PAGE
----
IMO MSC 108 Unveils Maritime Safety Innovations And Security Measures

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The IMO Maritime Safety Committee will meet in person for its 108th session (MSC 108) at IMO Headquarters from 15 to 24 May 2024. The Committee deals with all matters related to maritime safety and maritime security that fall within the IMO scope. This includes many issues, including enhancing maritime security, setting global safety standards, seafarer issues and the human element, regulating autonomous vessels, piracy and armed robbery against ships, addressing cyber security and safety issues related to greenhouse gas emissions reduction, reports Safety4sea.

MSC 108 highlights

  1. Measures to enhance maritime security, including Red Sea security
  2. Development of a code for autonomous ships (Maritime Autonomous Surface Ships – MASS)
  3. Development of a safety regulatory framework to support the reduction of GHG emissions from ships using new technologies and alternative fuels
  4. Revision of the Guidelines maritime Cyber Risk Management
  5. Addressing violence and harassment in the maritime sector – training requirements to be adopted
  6. Training and certification of fishing vessel personnel – revised treaty and a new code to be adopted
  7. Guidelines on the medical examination of fishers – to be approved
  8. Amendments to the 1974 SOLAS Convention and associated instruments– to be adopted
  9. Piracy and armed robbery updates to be considered
  10. Reports from the Sub-Committees – approval of various sets of provisions
Measures to enhance maritime security, including Red Sea security

The Committee will address the urgent issue of maritime security in the Red Sea Area. The Committee is expected to consider a proposed resolution condemning the attacks. The Committee will also discuss various documents and proposals for actions to address some of the challenges seafarers and ships are facing in the area.

Development of a code for autonomous ships  

IMO is working to develop a non-mandatory goal-based Code for Maritime Autonomous Surface Ships (MASS) to ensure these ships operate safely and in coexistence with conventional ships.

The Committee will continue to work to develop a MASS Code at this session, taking into account the various documents submitted to MSC 108 as well as the Joint MSC-LEG-FAL Working Group on MASS (MASS-JWG), which brings together the Maritime Safety, Legal, and Facilitation Committees. The MASS-JWG met for its third session from 8 to 10 May.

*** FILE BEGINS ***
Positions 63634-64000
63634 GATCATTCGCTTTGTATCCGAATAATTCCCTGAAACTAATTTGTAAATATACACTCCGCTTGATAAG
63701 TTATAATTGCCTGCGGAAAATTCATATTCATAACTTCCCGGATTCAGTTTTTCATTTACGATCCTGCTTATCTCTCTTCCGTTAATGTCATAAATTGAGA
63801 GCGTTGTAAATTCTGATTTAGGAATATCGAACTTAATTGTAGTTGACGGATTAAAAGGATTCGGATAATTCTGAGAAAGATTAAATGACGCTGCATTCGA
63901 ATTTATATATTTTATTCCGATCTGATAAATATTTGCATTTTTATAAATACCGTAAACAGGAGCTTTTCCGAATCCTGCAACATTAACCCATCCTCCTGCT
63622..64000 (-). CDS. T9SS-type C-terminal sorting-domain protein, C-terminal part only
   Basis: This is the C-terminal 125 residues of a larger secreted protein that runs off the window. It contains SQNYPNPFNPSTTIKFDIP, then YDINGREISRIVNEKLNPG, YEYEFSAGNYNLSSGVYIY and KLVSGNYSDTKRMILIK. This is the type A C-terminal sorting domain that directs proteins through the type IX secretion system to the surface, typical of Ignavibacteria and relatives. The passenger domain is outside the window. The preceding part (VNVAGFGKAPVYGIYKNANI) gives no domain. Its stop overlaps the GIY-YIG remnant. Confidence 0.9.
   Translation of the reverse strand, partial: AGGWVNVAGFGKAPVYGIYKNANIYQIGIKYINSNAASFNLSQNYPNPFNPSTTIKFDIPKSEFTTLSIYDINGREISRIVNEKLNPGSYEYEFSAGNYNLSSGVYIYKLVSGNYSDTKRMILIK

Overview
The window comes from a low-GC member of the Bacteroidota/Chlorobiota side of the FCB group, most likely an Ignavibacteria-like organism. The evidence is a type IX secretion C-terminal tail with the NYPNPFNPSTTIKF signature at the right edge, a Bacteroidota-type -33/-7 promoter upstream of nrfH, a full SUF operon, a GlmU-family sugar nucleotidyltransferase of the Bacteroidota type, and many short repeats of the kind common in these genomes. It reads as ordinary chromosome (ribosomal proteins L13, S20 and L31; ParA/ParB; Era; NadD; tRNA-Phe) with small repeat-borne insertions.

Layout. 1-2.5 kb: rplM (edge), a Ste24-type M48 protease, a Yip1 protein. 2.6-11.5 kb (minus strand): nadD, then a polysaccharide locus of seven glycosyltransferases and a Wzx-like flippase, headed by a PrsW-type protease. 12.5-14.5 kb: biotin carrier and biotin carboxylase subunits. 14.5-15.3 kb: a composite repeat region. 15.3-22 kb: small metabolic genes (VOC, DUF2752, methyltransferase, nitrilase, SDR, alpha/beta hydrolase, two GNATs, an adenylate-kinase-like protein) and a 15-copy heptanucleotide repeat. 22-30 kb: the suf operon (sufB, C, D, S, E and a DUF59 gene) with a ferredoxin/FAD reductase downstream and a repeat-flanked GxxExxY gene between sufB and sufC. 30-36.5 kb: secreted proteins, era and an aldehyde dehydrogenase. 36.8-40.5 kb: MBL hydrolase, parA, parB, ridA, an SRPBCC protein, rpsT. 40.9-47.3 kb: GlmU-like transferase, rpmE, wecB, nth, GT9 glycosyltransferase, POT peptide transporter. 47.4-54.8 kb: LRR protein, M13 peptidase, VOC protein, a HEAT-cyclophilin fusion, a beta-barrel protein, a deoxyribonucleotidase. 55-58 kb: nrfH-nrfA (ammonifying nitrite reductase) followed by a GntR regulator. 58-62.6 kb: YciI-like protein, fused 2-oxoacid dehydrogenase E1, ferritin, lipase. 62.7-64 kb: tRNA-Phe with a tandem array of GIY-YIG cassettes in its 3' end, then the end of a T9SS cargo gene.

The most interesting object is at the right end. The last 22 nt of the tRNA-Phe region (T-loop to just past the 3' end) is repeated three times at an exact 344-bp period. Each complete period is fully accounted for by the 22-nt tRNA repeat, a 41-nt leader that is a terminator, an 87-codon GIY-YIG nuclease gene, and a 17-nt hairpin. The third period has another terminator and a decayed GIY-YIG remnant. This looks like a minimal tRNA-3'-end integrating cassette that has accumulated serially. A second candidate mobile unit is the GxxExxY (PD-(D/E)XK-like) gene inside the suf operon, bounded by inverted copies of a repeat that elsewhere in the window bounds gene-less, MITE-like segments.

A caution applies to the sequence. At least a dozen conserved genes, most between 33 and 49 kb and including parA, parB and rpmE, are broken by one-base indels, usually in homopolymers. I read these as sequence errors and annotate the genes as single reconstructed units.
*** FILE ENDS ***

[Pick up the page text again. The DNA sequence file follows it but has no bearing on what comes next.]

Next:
Given the significant volume of work to be completed, the Committee is expected to update the road map for developing a non-mandatory MASS code and establish relevant intersessional working and correspondence groups to continue the work.

Development of a safety regulatory framework to support the reduction of GHG emissions from ships using new technologies and alternative fuels   

IMO’s goal of achieving net zero shipping will require the uptake of zero or near-zero GHG emission technologies, fuels, and/or energy sources. Suitable provisions will be needed to ensure the safe operation of these new technologies and alternative fuels on ships. A correspondence group was established at the Committee’s last session (MSC 107) to start working on this issue.

The Committee will consider the report of the Correspondence Group on the Development of a Safety Regulatory Framework to Support the Reduction of GHG Emissions from Ships Using New Technologies and Alternative Fuels.

The report includes a summary list of fuels and technologies that could support the reduction of GHG emissions from ships, as well as an assessment of technical aspects, hazards, and risks to ship/shoreside for each of these listed fuels and technologies. Safety obstacles and gaps in existing regulations were also assessed.

Revision of the Guidelines maritime Cyber Risk Managementnt    

The Committee will consider submissions from various Member States and observer organizations regarding the revision of the Guidelines on maritime cyber risk management (MSC-FAL.1/Circ.3/Rev.2). The Committee will consider the proposals put forward to update these guidelines and discuss next steps to enhance maritime cybersecurity.

Addressing violence and harassment in the maritime sector

The Committee will consider, with a view to adoption, draft amendments to the Seafarers’ Training, Certification and Watchkeeping Code (STCW Code), to prevent and respond to violence and harassment in the maritime sector, including sexual harassment, bullying, and sexual assault.

The draft amendments were approved by MSC 107 and reviewed by the joint ILO/IMO Tripartite Working Group to Identify and Address Seafarers’ Issues and the Human Element (JTWG), which met in February 2024.